Wouldn’t seek help Sgt. Matthew A. Proulx, 40, carried out his final mission in life with military precision.
The National Guardsman had been wounded twice in the Iraq War and awarded the Purple Heart.
Proulx also suffered from a third injury — mental illness brought on by the war. But he decided to handle the matter in his own way. To seek outside help would make him a marked man, and he did not want to be seen as a weakling in the military’s warrior culture.
Just before he killed himself April 4, Proulx made one quick phone call to the Buffalo Police Department’s 911 operator.
“I’m going to commit suicide. I have a gun. I want you to come right now because I don’t want anyone else to get this gun.”
He ended his cell phone call inside his parked car, put the muzzle of his military assault rifle to his mouth and “blew his brains away,” his family said.
Police rushed to Proulx’s home next to Schiller Park and found him dead in his 2007 Honda Civic.
Nancy Proulx said her son’s concern that no one else get hold of his high-powered rifle was right in line with his soldierly ways.
“Being a soldier right to the last minute. He was taking care of business. He called the police and told them about the gun,” his mother said.
Proulx had given up a promising photography career in New York City to join the military after his first wife, an employee in the World Trade Center, narrowly escaped death Sept. 11, 2001, because she had arrived late to work.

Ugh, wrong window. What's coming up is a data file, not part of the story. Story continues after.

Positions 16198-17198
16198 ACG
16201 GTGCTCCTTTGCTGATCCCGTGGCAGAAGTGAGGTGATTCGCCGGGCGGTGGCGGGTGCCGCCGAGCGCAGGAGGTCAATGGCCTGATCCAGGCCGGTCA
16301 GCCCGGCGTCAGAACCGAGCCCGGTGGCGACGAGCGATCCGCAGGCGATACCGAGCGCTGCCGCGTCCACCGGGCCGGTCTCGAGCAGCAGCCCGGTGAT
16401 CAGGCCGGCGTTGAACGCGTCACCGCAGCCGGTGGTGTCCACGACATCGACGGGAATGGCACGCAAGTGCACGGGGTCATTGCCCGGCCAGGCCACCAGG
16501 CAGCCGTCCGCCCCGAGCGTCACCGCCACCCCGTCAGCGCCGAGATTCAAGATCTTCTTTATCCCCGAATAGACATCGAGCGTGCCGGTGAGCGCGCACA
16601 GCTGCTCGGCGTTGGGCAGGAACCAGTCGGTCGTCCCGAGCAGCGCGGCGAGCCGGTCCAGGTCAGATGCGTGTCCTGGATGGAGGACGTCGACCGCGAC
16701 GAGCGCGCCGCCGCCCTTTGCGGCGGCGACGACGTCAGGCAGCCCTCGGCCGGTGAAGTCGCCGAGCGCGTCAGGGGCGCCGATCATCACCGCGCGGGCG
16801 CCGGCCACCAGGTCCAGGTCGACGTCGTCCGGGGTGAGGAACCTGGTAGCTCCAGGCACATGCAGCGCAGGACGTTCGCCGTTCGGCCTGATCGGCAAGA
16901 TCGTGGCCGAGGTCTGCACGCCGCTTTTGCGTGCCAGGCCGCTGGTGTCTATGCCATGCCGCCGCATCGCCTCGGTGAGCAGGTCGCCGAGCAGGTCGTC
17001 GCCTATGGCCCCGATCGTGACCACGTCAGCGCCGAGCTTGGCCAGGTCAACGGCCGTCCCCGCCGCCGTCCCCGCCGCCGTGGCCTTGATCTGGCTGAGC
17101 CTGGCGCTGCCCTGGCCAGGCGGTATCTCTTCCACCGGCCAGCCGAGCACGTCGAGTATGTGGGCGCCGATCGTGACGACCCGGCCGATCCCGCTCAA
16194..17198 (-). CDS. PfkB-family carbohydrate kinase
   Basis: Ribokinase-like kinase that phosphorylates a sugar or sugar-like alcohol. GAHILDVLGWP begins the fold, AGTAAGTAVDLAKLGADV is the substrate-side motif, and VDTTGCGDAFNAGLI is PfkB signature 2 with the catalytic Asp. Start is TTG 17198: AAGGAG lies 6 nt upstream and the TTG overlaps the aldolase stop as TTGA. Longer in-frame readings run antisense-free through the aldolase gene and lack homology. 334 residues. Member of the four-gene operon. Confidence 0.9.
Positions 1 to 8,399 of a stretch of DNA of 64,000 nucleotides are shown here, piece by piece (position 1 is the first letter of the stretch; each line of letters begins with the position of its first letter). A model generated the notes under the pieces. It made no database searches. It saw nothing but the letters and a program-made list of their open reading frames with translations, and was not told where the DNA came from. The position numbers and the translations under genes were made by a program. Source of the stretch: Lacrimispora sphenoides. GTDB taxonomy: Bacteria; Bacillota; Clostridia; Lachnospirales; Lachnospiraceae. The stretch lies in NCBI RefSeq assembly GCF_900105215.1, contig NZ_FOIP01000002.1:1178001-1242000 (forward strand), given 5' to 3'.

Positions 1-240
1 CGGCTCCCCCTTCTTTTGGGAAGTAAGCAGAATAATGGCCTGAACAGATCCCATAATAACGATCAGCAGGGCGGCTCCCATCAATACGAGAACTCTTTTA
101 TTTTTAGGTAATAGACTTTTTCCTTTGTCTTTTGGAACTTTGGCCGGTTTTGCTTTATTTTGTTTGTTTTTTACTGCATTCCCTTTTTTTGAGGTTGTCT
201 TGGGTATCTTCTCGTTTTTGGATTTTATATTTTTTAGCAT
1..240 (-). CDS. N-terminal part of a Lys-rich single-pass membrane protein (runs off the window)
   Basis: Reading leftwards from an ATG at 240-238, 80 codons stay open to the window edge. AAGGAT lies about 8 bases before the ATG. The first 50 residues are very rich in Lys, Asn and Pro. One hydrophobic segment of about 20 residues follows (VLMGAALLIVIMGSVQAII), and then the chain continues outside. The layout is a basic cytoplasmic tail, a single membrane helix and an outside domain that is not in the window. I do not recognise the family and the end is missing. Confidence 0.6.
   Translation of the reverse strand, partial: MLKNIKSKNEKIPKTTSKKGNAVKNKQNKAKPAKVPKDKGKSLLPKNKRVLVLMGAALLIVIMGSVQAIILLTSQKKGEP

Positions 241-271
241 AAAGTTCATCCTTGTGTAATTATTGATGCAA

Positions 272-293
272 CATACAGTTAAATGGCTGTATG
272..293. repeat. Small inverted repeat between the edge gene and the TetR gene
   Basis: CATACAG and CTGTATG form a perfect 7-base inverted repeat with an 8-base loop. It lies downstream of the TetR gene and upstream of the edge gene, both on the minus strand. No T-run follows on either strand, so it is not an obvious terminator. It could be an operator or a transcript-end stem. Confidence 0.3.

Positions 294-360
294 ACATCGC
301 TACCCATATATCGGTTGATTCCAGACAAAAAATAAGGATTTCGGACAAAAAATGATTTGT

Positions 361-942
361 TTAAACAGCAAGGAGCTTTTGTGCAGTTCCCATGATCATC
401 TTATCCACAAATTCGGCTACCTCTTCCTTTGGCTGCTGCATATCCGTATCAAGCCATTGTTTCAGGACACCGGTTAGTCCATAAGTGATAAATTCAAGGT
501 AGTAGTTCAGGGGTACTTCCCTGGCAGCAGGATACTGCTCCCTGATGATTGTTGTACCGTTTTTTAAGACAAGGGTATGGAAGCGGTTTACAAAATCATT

He told his mother he felt helpless and needed to do something. Two weeks later, Proulx joined the state’s Army National Guard.
After his deployment in 2004-05, Proulx moved here with his second wife, Colleen Grzelewski, a fellow Guard member from Buffalo who also had served in Iraq.
Proulx had not seen the last of death. He was assigned full time to a color guard at military funeral services.
It was a job he loved, according to Grzelewski. But as for his inner turmoil, the widow said, he had no interest in seeking help.
“To ask for help within the military system, the Army, is to admit weakness and failure, and then you’re screwed,” she said. “That is the truth. Soldiers will run around with a broken ankle, and it’s the same with a mental problem.
“You’re taught in the military to be strong. The whole military culture creates this problem,” Grzelewski said.
Grzelewski’s description is eerily accurate in the case of Justin Reyes, who, despite two damaged ankles, continued fighting in Iraq. When he did return home, he required extensive reconstructive surgery and rehabilitation, a family member said.
In addition to worries about reaching out for help, seeking assistance for a mental health issue raises fears about what peers and supervisors in the military will think.